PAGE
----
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On Wed, Sep 20, 2006 at 04:06:55PM -0500, Rici Lake wrote:
> >Sure. Sorry about the confusion. (I should call them bitwise 
> >operators.)


Ok, those I have a use for. As others have said, if you are using lua to
interface to C, they come up a lot. I doubt I would use them in pure
lua, though bit strings do come up as efficient representations for some

> For the case of flags coming out of C functions, I personally think
> that it is better to translate the flagset in and out into a more
> usable Lua structure than to try to use bitwise operators in Lua.
> That's just a personal preference, but it leads to more readable Lua
> programs, even though they may not execute quite as fast.

I agree with Rici here about translating the flagset into a more usable
lua structure is a better way to go, which is why I could use bitwise
operators in lua.

Would you rather write C code to turn a uint32 into a table, with a
number of fields set to the values you pulled out of that uint32, and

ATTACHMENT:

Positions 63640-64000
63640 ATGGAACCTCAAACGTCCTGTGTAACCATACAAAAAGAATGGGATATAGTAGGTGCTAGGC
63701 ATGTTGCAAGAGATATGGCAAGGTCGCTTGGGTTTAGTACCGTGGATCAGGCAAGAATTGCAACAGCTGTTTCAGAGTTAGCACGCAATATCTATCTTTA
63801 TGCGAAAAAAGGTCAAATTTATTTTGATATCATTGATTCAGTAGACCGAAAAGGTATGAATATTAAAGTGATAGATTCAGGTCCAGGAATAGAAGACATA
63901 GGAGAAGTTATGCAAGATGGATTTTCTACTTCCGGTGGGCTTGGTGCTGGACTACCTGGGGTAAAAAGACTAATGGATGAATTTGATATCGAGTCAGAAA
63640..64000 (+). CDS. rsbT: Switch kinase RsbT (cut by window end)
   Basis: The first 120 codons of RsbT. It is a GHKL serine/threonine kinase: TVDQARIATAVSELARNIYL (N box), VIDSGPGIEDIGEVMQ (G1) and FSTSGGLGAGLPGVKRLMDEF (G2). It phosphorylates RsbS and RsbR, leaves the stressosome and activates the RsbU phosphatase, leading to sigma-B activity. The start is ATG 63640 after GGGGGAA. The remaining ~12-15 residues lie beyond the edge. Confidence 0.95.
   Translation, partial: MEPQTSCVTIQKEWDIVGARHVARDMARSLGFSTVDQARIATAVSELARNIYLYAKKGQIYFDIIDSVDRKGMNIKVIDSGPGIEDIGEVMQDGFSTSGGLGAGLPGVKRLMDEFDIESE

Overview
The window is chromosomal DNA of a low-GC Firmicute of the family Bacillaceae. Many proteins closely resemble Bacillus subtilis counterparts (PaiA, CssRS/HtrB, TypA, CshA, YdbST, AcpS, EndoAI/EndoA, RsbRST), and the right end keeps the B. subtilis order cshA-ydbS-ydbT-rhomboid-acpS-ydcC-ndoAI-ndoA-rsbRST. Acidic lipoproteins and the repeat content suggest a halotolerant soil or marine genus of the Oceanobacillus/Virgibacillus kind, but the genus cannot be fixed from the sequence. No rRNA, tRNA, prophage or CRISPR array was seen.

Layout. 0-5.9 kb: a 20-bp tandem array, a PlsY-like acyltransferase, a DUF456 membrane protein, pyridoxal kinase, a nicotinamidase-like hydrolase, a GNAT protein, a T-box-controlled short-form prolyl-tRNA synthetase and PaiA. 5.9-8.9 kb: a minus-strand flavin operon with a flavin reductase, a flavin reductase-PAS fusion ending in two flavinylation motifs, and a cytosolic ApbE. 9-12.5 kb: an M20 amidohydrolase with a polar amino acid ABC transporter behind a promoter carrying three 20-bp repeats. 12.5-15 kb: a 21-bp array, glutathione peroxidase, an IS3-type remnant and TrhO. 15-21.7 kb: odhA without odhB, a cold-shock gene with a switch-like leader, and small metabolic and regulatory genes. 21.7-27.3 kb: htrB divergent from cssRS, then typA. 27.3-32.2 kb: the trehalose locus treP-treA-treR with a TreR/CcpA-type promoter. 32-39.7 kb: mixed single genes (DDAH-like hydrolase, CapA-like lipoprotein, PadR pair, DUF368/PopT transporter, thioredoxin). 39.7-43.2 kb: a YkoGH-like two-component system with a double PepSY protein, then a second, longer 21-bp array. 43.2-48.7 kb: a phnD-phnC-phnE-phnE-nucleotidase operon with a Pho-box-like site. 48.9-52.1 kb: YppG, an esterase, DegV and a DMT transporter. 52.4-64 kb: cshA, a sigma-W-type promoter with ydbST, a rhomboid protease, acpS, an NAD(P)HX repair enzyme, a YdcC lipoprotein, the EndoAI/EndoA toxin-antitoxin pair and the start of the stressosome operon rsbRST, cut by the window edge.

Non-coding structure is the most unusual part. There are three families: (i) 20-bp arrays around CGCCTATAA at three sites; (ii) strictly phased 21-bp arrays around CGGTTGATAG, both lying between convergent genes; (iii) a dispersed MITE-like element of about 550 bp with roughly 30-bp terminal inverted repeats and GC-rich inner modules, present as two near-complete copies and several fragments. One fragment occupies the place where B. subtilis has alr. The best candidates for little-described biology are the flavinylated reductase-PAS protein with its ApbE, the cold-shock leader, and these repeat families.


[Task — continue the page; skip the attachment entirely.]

then more C code to turn that table back into a packed uint32... or
would you rather write lua code to do that?

It depends a bit on the situation, but I often prefer to keep the
wrappers around my C code as "thin" as possible, and then build better
apis in pure lua. This is one reason I want to use lua. To have an
interactive dynamic environment to use to experimenting with and use C

Also, there are times when I don't have time to build a "nicer" lua api,
I am trying to bind C code into lua fast (to implement, not fast to
run).  These cases are more like one-off prototypes or perhaps unit
tests. I don't want to implement a nice lua-style api, I just want my C
functions exposed to lua, and to push bitmasked arguments in and out of
the functions right away.